|Publication number||US7007924 B2|
|Application number||US 10/737,331|
|Publication date||Mar 7, 2006|
|Filing date||Dec 16, 2003|
|Priority date||Jun 27, 2003|
|Also published as||US20040262558|
|Publication number||10737331, 737331, US 7007924 B2, US 7007924B2, US-B2-7007924, US7007924 B2, US7007924B2|
|Original Assignee||Parker-Hannifin Corporation|
|Export Citation||BiBTeX, EndNote, RefMan|
|Patent Citations (12), Classifications (11), Legal Events (3)|
|External Links: USPTO, USPTO Assignment, Espacenet|
The present application claims the benefit of the filing date of U.S. Provisional Application Ser. No. 60/483,473; filed Jun. 27, 2003, the disclosure of which is expressly incorporated herein by reference.
The present invention relates generally to solenoid-actuated valve assemblies, particularly for fluid control applications.
Solenoid actuated valve assemblies are commonly used to move an armature toward or away from a valve seat to control the flow of fluid. One application is in fuel pumps in gas stations, where a manifold block includes one or more valves, each of which is controlled by a solenoid assembly and normally in a closed position. The valves each include an armature which is operatively connected to a valve member, and is responsive to the energization of the, solenoid such that the valve member moves into an open position when the solenoid is actuated to dispense the gasoline. In applications where flammable vapor is present, the solenoid must be separated from the vapor to prevent ignition, and generally qualified for use in a hazardous location. This can include stringent and rigorous tests for torque, bending moment and pull per UL/NEC specifications. Conduit connections must also be evaluated for flame propagation.
To achieve the above, typically the conduit of the assembly is plumbed through a vapor barrier that separates the hazardous area (where vapors may be present) from the non-hazardous area. The lead wires for the solenoid are routed through the conduit to the control circuitry. The conduit and any fittings must be qualified as explosion-proof, but even so, are not considered to be vapor-tight. All passages (such as internal to the conduit) are potted with appropriate epoxy to prevent the vapors from passing through the conduit to the non-hazardous area. This all adds time and expense in manufacturing and assembling the solenoid assembly, increases the complexity of manufacture, and generally increases the cost in manufacturing the solenoid assembly. As such, it is believed there is a demand in the industry for a solenoid-controlled valve assembly which can be used in hazardous situations without i) having to go through a rigorous qualification process for conformance to explosion-proof conduit systems; and ii) required potting of a conduit system that is not vapor-tight.
The present invention provides a solenoid-operated valve, appropriate for certain hazardous applications such a gasoline dispensing, which has an integral vapor barrier making the solenoid assembly inherently explosion-proof. An electromagnetic device for the solenoid assembly is completely embedded in encapsulant, which forms the housing for the solenoid assembly. Encapsulating the electromagnetic device creates a vapor-tight seal without the need for plumbing through a vapor barrier, or extensive potting of the conduit. Qualification for conformance to explosion-proof conduit systems is thereby not necessary.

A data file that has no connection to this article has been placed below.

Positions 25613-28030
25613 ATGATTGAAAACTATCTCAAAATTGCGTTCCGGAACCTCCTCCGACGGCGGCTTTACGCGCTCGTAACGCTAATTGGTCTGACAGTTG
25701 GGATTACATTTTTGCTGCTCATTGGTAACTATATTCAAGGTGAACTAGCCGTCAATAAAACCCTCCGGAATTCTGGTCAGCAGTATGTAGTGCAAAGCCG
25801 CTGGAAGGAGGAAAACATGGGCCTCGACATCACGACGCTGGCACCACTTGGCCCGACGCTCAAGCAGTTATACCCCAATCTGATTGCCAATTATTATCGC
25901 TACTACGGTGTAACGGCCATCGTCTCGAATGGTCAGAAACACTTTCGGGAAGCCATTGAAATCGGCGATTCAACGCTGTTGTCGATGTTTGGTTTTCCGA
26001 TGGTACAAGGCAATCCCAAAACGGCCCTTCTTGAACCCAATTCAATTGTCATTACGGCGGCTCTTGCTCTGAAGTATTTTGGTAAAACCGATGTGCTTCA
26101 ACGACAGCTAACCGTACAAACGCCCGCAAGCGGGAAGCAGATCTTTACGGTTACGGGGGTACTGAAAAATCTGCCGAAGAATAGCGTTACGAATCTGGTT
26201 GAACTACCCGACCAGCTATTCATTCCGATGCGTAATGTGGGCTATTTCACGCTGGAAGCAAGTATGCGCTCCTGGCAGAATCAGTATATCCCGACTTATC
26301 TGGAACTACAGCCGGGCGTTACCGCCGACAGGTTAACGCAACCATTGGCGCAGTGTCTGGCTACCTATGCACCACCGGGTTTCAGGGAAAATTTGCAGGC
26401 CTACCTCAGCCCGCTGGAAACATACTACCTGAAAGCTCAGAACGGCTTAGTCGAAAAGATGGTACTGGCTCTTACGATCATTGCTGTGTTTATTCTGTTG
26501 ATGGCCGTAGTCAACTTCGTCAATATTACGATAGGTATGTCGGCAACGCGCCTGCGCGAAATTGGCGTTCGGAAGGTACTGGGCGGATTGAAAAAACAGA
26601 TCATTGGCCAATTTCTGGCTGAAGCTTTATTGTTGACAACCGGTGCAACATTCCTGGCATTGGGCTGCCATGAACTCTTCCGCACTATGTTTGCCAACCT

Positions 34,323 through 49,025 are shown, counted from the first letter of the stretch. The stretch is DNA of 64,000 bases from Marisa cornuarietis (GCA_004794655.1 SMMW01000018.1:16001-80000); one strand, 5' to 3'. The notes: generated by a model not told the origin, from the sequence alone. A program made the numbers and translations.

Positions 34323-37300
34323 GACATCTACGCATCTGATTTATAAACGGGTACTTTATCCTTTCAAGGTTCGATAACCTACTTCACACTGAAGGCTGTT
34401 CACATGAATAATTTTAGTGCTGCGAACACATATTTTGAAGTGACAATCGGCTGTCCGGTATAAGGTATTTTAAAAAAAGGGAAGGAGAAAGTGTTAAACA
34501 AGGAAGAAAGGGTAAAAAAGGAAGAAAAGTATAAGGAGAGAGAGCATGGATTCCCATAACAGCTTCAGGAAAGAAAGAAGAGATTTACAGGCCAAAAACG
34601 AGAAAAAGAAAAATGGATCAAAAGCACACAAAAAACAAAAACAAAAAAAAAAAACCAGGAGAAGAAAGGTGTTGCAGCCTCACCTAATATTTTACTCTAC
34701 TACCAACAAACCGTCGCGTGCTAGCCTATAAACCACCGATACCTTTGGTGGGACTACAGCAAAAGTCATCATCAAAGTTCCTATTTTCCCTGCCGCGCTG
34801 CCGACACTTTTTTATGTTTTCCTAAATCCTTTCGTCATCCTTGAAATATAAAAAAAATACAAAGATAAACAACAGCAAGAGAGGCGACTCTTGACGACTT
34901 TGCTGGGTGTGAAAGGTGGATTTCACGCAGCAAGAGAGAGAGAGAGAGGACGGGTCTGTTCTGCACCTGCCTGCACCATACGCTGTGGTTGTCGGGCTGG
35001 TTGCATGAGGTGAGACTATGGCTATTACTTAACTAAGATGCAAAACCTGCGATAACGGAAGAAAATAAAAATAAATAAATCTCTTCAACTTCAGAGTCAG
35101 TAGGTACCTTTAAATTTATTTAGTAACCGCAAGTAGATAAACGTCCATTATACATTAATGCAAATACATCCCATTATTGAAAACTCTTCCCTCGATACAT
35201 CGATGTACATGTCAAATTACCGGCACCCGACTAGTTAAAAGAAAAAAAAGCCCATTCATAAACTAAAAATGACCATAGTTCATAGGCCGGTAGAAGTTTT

According to the present invention, the solenoid assembly includes a unitary, one-piece housing comprised of encapsulant. An electromagnetic device is encompassed by and embedded in the encapsulant. The electromagnetic device includes i) a bobbin and coil subassembly, with the coil wound around the bobbin, and the bobbin defining a central cavity for receipt of an armature portion of a valve; ii) a pair of terminals electrically connected to the coil; iii) a yoke surrounding the subassembly; iv) a flux plate electrically connected to the yoke and electrically insulated from the coil such that a flux gap is provided between the coil and yoke; and (optionally) v) a flux bushing closely received in the bobbin for concentrating and enhancing the flux. The foregoing components are completely embedded and encompassed by the encapsulant, except for small exposed portions of the yoke and flux plate around openings into the solenoid assembly.
Lead wires are electrically connected to the terminal and have one end embedded in the encapsulant. A hollow conduit receives and encloses the lead wires, and also has one end embedded in the encapsulant. The lead wires extend the length of the conduit and can include a connector to allow easy connection to a current source.
Upon energization of the coil by current applied to the lead wires, electromagnetic forces generate a magnetic field, which is transmitted to the armature, which is operatively connected to a valve member, to thereby move the valve member into an open position.
An insulating plug at one end of the conduit provides additional rigidity to the assembly, seals the conduit end, and provides a locating and supporting feature for the lead wires. The flux plate can be staked or otherwise fixed to the insulating plug, and also to the yoke, to facilitate assembly.
The encapsulant can be injected into a mold, containing the components of the electromagnetic device. The encapsulant provides a one-piece, unitary housing for the solenoid assembly, which preferably resists high temperatures, has good chemical resistance and has sufficient flame retardance such that it is appropriate for fuel (gasoline) pumping and distribution applications. The encapsulant is also relatively easily moldable using conventional machinery and techniques.
Thus, the present invention provides a solenoid-operated valve, appropriate for certain hazardous applications, which has an integral vapor barrier making the solenoid assembly inherently explosion-proof. Encapsulating the components of the electromagnetic device of the solenoid assembly creates a vapor-tight seal without the need for plumbing through a vapor barrier, or extensive potting of the conduit. The integral conduit does not have to be qualified for conformance to explosion-proof conduit systems (as there are no threaded fittings), which reduces the cost of manufacturing the solenoid assembly.
Further features of the present invention will become apparent to those skilled in the art upon reviewing the following specification and attached drawings.
Referring to the drawings, and initially to
The manifold block 12 includes valve receiving chambers as at 20, each of which includes an inlet and outlet port and a valve seat. As shown in
Referring now to